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Colombia the Latest to Recognize the Legal Rights of a Cherished River

Colombia joins New Zealand and India as countries that have recognized the legal status of rivers in recent months.
May 19, 2017, 12pm PDT | James Brasuell | @CasualBrasuell
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"In a landmark verdict, Colombia’s Constitutional Court has recognized the Atrato River basin as having rights to 'protection, conservation, maintenance and restoration,'" reports Sarah Bardeen for the International Rivers site.

The river is the third around the world to receive legal protections, after the Whanganui River in New Zealand was granted the status of a human entity in March. The ruling on the legal status of the Atrato River actually came earlier, in November 2016, but has only recently been publicized. As explained by Bardeen, Colombia's decision regarding the Atrato River doesn't include the same language about the river's human or living status. The decision does, however, "offer protection to the Atrato River while simultaneously guaranteeing the fundamental rights of the communities that inhabit its banks. Under this new paradigm, known as 'biocultural rights,' the Court has asserted that the most effective way to protect ethnic communities’ rights is through biodiversity conservation and ecosystem restoration."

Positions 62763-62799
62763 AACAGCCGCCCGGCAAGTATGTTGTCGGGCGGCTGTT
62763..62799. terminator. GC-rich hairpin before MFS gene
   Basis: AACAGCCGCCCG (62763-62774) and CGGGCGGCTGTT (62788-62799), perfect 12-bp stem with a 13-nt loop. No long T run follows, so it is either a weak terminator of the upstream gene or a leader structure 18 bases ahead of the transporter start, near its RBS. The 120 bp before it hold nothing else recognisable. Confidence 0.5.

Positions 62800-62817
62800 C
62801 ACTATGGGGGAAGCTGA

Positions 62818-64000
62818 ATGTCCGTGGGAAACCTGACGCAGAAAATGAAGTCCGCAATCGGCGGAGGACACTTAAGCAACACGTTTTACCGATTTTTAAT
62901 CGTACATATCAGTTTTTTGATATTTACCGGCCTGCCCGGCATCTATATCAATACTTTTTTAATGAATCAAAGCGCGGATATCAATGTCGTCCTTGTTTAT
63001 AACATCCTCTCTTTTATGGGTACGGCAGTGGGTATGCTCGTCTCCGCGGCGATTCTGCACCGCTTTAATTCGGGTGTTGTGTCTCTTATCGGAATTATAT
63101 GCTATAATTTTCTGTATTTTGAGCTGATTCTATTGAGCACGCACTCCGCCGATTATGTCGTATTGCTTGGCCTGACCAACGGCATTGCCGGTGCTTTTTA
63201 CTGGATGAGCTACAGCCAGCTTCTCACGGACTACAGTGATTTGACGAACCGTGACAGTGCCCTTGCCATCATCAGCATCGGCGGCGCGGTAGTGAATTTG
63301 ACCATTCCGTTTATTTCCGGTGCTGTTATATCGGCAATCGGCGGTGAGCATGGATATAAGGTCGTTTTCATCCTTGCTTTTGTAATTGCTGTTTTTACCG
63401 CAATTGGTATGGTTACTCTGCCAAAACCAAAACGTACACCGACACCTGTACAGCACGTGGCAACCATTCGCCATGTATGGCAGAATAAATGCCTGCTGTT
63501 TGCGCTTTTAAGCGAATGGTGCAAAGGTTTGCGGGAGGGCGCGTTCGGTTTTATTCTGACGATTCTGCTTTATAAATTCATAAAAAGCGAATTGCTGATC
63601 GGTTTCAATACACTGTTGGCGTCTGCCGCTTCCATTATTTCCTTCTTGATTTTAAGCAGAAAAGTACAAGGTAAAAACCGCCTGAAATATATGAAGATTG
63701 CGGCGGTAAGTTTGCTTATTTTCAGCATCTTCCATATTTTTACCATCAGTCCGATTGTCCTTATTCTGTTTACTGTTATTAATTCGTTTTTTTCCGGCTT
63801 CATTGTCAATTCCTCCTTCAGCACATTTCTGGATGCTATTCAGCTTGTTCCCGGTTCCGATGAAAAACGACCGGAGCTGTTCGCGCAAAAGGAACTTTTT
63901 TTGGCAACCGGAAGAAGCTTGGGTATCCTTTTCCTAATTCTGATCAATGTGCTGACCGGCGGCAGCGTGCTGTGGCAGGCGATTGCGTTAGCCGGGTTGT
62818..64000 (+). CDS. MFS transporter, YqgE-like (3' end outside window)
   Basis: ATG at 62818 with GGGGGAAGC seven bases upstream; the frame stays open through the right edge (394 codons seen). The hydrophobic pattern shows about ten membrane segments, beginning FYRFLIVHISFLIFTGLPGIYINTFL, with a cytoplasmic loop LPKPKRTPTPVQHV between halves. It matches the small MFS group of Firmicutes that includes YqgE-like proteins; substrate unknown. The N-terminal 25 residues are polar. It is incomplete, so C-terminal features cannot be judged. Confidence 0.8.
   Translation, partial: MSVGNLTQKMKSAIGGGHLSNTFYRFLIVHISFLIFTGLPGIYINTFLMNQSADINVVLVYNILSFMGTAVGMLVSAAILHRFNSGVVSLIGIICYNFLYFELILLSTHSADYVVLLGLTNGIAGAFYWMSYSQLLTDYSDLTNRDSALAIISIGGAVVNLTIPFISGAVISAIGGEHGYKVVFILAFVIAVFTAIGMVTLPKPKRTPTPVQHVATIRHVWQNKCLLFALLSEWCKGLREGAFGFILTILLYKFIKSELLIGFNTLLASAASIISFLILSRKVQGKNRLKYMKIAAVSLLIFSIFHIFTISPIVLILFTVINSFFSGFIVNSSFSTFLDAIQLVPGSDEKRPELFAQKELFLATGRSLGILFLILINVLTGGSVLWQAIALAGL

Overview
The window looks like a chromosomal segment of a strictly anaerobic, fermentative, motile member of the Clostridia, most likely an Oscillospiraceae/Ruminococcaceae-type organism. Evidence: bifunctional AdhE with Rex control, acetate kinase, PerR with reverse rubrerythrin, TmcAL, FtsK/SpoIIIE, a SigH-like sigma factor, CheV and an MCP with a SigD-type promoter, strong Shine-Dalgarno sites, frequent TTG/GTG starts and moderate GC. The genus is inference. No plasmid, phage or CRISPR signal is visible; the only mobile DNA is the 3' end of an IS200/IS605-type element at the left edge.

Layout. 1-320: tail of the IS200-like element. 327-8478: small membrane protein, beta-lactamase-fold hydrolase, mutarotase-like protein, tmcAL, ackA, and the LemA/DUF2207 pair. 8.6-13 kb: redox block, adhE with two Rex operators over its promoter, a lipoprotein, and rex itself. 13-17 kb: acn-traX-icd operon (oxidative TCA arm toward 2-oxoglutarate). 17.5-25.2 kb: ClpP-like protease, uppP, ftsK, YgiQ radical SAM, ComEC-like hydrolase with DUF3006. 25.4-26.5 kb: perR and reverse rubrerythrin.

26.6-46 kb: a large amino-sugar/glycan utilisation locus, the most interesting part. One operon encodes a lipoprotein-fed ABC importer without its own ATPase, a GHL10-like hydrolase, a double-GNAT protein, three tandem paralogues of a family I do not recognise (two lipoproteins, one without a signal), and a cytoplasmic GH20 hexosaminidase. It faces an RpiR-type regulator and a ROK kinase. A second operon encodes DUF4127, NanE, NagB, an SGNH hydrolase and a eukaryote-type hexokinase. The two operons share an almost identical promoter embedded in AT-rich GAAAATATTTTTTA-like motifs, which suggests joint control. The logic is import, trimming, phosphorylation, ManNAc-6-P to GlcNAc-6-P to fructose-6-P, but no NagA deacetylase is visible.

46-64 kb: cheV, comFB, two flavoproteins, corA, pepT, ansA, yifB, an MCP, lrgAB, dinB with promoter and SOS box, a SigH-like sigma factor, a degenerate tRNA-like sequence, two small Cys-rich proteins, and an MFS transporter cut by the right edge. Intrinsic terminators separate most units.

In March, the Yamuna and Ganges rivers in India were also granted legal status as living entities, following the lead set by New Zealand.

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Published on Thursday, May 11, 2017 in International Rivers
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